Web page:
US credit rating agency Moody's has warned that France's creditworthiness remains under pressure after market nerves last week saw its borrowing costs rise to record levels.
France's borrowing costs hit record highs last week
US credit rating agency Moody's warned France on Monday that a rise in the borrowing rate on French debt bonds and slowing growth posed a threat to its credit outlook, though not at this stage to its actual rating. All three major rating agencies have France on the top, "triple A" status.
The French government has insisted it will do everything necessary to protect its top rating, as the news sent European stocks plunging.
Moody's announced in mid-October that it could place France's AAA rating on negative outlook in three months if the cost of contributing to the bailouts of French banks and other eurozone countries stretched too far.
"Elevated borrowing costs persisting for an extended period would amplify the fiscal challenges the French government faces amid a deteriorating growth outlook, with negative credit implications," said Alexander Kockerbeck, a senior credit officer, in Moody's Weekly Credit Outlook.
European stock markets closed at six-week lows on Monday amid concern over poor growth prospects around the world, notably in the United States.
President Sarkozy has vowed to protect the AAA status
Last week, France was paying nearly twice as much as Germany for its long-term funding. On Monday, the yield on its 10-year bonds fell slightly to 3.45 percent, down significantly from last week, but still well above the 1.91 percent Germany pays.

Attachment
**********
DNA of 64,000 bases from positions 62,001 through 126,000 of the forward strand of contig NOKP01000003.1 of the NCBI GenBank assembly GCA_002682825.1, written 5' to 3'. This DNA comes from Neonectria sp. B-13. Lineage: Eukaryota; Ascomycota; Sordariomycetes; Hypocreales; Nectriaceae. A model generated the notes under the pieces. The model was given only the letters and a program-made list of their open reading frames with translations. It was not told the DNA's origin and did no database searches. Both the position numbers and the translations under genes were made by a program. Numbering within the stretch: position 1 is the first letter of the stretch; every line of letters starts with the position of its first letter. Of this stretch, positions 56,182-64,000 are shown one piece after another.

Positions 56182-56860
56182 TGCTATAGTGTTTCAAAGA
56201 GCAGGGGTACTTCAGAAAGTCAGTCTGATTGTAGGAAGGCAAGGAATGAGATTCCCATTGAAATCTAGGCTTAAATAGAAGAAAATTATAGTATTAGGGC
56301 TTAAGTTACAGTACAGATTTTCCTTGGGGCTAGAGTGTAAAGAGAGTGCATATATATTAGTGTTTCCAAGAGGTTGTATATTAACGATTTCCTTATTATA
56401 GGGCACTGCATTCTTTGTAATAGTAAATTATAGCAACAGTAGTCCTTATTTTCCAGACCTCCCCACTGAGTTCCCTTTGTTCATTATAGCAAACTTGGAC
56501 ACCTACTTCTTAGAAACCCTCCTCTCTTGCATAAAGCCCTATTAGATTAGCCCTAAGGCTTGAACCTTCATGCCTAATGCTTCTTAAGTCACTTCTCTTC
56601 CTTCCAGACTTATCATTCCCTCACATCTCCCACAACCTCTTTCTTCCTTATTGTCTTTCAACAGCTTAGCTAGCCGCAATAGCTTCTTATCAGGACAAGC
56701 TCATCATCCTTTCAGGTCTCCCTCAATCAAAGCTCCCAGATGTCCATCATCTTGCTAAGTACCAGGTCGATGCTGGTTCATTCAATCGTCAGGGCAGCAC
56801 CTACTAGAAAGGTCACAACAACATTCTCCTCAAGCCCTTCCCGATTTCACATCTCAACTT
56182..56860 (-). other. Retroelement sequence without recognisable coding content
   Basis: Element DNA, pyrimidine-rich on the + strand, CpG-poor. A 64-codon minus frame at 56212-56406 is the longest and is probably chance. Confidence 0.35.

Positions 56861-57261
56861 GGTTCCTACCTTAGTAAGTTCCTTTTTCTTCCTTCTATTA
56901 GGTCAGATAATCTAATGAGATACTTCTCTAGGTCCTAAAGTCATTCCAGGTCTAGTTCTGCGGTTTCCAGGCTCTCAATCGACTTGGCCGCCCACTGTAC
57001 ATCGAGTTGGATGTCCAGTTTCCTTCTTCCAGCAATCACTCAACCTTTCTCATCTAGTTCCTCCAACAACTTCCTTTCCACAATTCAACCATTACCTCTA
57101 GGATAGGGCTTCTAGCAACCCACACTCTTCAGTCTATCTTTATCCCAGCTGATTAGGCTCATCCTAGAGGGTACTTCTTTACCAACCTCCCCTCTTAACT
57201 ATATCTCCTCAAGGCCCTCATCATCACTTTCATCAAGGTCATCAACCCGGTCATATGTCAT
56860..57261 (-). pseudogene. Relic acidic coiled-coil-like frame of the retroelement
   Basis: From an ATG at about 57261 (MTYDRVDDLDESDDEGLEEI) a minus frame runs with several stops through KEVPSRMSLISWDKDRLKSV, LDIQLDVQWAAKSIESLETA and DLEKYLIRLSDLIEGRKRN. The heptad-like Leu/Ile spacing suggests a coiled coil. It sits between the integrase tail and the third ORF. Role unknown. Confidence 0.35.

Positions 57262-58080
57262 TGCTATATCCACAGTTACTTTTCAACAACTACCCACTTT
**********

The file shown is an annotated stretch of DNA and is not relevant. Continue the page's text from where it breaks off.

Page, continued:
As part of efforts to calm markets and improve France's fiscal health, President Nicolas Sarkozy has vowed to slash the country's budget over the next few years and balance it by 2016.
But Kockerbeck noted that the austerity measures could compromise growth and thus force more austerity, as has already happened twice this year. The economy is now expected to grow only 1 percent in 2012.
French Finance Minister Francois Baroin defended the government's program on Monday, after Moody's report.
"These measures won't have a negative impact on the French economy," he said. He also noted that France continued to finance itself in the market at "very favorable" levels.
But Moody's said slowing growth combined with rising interest rates would make it hard for France to hit its target of cutting fiscal deficit from an estimated 5.7 percent at the end of this year to an EU ceiling of 3 percent by 2013.
"The French social model cannot be financed if the French economy's potential is not preserved. With further weakening GDP growth the political scope for the government to generate further savings in this case would be tested," Moody's said in Monday's note.
Author: Joanna Impey (AFP, AP, Reuters)
Editor: Martin Kuebler